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I have a very basic question on Lie algebras. I'm doing particle physics, and a lot of emphasis seems to be placed on the weight diagrams of simple Lie algebras. But these simple Lie algebras are all that ever seems to be discussed. Can anyone tell me in intuitive terms how the weight diagrams of semi-simple Lie algebras relate to those of the simple Lie algebras that sum to make the semi-simple algebras? Does one somehow 'add' the weight spaces together? (Sorry if this sounds really stoopid!)

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I think the answer is yes: take the direct sum of the vector spaces in which the root systems of the simple pieces live. –  Yemon Choi Mar 24 '12 at 20:50
As Allen suggests, this question is perhaps more suitable for stackexchange. Aside from that, a tag "lie-algebras" is needed, since "algebra" is much too broad. –  Jim Humphreys Mar 25 '12 at 14:41

1 Answer 1

I think this is more stackexchange-worthy, but here goes.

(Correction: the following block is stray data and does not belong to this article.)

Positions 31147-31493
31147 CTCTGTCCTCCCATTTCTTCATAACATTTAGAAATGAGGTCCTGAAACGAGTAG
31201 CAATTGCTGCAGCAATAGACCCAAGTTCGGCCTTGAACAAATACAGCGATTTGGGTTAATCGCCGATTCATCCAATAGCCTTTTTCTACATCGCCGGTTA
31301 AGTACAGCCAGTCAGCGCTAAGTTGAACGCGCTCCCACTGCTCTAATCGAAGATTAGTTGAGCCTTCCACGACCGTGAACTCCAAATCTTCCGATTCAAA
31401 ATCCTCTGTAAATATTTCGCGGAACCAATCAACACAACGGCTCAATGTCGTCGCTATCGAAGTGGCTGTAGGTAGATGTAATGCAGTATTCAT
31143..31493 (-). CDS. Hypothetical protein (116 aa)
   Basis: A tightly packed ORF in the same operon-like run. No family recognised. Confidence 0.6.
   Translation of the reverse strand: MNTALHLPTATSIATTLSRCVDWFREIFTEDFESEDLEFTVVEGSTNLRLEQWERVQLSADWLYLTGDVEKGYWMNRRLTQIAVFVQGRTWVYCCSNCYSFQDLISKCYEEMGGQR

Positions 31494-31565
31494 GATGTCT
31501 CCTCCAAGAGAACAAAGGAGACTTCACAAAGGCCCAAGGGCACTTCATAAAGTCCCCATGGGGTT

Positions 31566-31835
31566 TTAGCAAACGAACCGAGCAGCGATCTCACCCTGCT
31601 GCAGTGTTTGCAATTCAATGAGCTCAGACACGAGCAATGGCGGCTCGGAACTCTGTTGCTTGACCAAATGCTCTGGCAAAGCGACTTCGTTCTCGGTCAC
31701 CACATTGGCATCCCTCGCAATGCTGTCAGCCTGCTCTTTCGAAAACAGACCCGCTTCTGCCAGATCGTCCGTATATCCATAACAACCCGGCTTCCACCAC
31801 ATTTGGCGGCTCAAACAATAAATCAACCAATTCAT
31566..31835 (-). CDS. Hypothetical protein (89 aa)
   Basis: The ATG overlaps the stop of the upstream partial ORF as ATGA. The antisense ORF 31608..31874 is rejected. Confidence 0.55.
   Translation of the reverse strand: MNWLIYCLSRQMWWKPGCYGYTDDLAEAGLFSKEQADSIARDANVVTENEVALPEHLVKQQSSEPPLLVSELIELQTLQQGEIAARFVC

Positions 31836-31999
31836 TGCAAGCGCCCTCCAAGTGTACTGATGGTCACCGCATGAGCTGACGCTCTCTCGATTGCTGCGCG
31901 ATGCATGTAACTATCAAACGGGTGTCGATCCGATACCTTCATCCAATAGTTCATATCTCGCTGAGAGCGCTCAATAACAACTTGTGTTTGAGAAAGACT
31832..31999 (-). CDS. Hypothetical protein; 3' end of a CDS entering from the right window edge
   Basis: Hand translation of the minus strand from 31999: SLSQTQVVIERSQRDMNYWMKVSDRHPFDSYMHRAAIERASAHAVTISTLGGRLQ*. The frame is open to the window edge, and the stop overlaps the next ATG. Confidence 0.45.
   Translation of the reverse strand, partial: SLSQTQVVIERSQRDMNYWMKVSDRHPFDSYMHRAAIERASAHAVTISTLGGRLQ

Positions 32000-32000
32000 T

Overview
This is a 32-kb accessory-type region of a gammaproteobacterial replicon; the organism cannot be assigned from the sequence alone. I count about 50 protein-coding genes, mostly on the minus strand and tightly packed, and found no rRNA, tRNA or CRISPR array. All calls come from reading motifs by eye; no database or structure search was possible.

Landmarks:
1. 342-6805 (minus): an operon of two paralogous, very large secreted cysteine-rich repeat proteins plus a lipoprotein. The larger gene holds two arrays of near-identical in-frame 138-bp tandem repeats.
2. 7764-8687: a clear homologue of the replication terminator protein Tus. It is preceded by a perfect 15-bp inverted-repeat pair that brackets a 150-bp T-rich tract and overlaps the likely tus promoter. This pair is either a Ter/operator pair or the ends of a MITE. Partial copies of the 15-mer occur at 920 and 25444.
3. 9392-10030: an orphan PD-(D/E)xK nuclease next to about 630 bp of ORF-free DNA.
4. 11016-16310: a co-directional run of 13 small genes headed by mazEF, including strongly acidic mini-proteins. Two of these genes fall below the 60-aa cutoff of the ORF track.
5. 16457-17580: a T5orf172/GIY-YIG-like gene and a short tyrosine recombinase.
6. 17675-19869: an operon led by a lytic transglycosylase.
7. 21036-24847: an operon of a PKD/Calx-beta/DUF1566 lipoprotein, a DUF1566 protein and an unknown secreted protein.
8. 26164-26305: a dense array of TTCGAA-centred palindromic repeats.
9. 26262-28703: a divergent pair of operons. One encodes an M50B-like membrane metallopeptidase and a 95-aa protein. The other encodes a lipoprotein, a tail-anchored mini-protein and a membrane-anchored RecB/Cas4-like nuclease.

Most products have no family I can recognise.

I'm a little afraid you're mixing up general weight diagrams with the root system, which is the weight diagram of the adjoint representation. The root system of $G\times H$ lives in a space that's just the Cartesian product of the two individual spaces, and is the disjoint union: $$ \Delta_{G\times H} = (\Delta_G \times 0) \cup (0 \times \Delta_H). $$

If one's talking about weight diagrams of irreducible representations of $G\times H$ (which the adjoint representation is not), it helps to know that they're all of the form $V\otimes W$. So then, one takes the convolution of the two weight multiplicity diagrams, again inside that Cartesian product:

$$ mult(V\otimes W)_{\lambda,\mu} = mult(V)_\lambda \ mult(W)_\mu. $$

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